that said, the scary questions are the 7 point ones where you have to circle a correct direction, and give a 6 point answer. you can make a ton of sense and say alot of correct things in your answer (and spend 7 minutes doing so) and still get a big fat 0/7 because you were directionally incorect. 

You are saying the reverse is true as well, in that it may work against us instead. Means even if my justification fully answers the question, if I circled the wrong direction, I will get get ZERO marks? Damn…

How about the question asking “show your calculation”? Do we have to write the formula without numbers first? Or we can just plug in the numbers?

lizihengtotti wrote:
I have the same question. For behaviors bias questions, do we have to explain the definition of related bias before providing explanation regarding the case?

Here’s what CFA Institute wrote to me in an e-mail:

Once an answer is determined by circling a choice, it does not need to be defined in the justification, but rather justified as to why the answer was selected. Our advice is to focus on addressing the bold command words used in each question. In your example, justifying a particular bias would require citing facts about that client that indicate the presence of that bias.

You don’t have to define the bias.

Simplify the complicated side; don't complify the simplicated side.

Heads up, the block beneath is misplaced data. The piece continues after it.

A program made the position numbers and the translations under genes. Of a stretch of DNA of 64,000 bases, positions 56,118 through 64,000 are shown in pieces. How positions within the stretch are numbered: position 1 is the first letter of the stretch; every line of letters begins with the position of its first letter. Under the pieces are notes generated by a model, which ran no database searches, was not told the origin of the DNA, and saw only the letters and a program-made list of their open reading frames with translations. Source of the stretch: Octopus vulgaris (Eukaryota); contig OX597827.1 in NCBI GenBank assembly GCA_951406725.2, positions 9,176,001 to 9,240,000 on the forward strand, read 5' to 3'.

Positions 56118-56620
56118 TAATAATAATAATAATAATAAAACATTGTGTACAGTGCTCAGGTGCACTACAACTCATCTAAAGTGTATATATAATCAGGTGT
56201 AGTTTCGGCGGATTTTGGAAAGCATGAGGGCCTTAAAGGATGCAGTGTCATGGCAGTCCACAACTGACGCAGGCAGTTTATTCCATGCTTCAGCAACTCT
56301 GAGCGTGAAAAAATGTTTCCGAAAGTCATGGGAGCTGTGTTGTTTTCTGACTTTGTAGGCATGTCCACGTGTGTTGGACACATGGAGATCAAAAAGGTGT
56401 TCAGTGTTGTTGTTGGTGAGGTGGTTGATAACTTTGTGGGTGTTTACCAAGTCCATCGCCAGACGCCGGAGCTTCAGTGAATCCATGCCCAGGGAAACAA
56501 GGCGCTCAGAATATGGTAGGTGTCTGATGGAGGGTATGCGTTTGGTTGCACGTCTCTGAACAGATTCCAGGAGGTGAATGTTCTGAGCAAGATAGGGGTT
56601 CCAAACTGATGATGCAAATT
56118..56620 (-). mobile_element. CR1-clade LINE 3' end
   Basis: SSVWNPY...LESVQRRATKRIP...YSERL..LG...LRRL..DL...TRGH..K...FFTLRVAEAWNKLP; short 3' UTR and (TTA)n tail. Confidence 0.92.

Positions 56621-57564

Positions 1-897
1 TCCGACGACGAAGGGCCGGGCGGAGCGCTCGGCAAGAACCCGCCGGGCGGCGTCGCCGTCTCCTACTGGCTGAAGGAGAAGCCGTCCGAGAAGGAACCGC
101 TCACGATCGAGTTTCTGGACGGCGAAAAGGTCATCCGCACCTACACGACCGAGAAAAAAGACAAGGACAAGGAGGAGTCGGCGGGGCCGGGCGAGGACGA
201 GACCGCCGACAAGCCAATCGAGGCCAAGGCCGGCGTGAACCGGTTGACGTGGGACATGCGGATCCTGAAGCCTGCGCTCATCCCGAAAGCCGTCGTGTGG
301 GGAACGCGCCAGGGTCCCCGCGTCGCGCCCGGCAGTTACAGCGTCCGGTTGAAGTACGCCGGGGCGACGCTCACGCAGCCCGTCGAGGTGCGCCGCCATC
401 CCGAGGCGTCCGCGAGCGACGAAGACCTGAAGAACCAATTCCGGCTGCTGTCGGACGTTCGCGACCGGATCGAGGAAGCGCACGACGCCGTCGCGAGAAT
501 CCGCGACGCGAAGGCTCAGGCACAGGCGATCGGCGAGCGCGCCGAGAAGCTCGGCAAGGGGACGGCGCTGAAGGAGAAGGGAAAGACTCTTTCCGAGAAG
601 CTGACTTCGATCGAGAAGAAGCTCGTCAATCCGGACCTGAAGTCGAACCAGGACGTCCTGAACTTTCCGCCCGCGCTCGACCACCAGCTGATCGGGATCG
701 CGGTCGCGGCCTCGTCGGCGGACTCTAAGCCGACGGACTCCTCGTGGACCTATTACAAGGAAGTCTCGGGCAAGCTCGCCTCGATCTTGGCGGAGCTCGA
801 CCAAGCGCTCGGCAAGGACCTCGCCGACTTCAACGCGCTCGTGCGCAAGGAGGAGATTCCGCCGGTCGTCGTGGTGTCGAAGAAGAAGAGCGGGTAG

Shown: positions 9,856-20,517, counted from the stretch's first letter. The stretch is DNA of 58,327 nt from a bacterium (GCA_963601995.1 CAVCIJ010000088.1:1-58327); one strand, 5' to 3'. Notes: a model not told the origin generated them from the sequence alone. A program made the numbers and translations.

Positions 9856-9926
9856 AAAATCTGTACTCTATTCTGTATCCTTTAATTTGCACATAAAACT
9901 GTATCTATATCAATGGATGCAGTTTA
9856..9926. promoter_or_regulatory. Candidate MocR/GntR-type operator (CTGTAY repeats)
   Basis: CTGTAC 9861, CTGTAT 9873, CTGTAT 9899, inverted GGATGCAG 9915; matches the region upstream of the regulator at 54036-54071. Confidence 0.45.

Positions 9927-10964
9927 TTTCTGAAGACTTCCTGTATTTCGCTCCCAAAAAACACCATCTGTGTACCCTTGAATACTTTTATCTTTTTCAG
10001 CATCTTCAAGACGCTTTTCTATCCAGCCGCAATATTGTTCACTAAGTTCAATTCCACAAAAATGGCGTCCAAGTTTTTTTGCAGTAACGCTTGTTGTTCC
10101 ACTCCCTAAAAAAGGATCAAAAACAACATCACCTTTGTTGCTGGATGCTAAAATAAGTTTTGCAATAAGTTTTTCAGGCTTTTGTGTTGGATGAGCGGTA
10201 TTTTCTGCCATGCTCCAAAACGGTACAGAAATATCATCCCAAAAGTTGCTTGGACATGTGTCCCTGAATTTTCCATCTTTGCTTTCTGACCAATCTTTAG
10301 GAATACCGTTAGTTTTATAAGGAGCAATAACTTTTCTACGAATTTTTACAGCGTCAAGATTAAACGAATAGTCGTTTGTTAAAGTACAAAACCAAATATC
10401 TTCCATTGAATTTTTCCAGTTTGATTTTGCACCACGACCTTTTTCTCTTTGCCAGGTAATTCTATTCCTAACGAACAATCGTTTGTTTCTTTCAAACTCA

Financial Exam Help 123: The place to get help for the CFA® exams
http://financialexamhelp123.com/

kunAguero wrote:
I’m pretty sure you have to

I’m quite sure that you don’t.  See above.

Simplify the complicated side; don't complify the simplicated side.

Financial Exam Help 123: The place to get help for the CFA® exams
http://financialexamhelp123.com/

snizel wrote:
But for the behavioral questions to answer it you have to define what is the bias in order to explain why you chose that one.

No, you don’t have to define it.  See above.

Simplify the complicated side; don't complify the simplicated side.

Financial Exam Help 123: The place to get help for the CFA® exams
http://financialexamhelp123.com/

lizihengtotti wrote:
How about the question asking “show your calculation”? Do we have to write the formula without numbers first? Or we can just plug in the numbers?

Here’s what CFA Institute wrote to me in an e-mail:

A candidate is not required to explicitly show all variables and values of a formula; a correct answer on its own may be awarded full points. When answers are incorrect, partial credit may be awarded for completing part of the calculation or for correct formulas with some correct inputs. Therefore, if the question says “show your calculations,” it is in the candidate’s best interest to do so, for the potential to earn partial credit. Minor errors may have a significant effect on the points awarded; it varies by question and the type of partial credit available.

You don’t have to write the formula without the numbers.

Simplify the complicated side; don't complify the simplicated side.

Financial Exam Help 123: The place to get help for the CFA® exams
http://financialexamhelp123.com/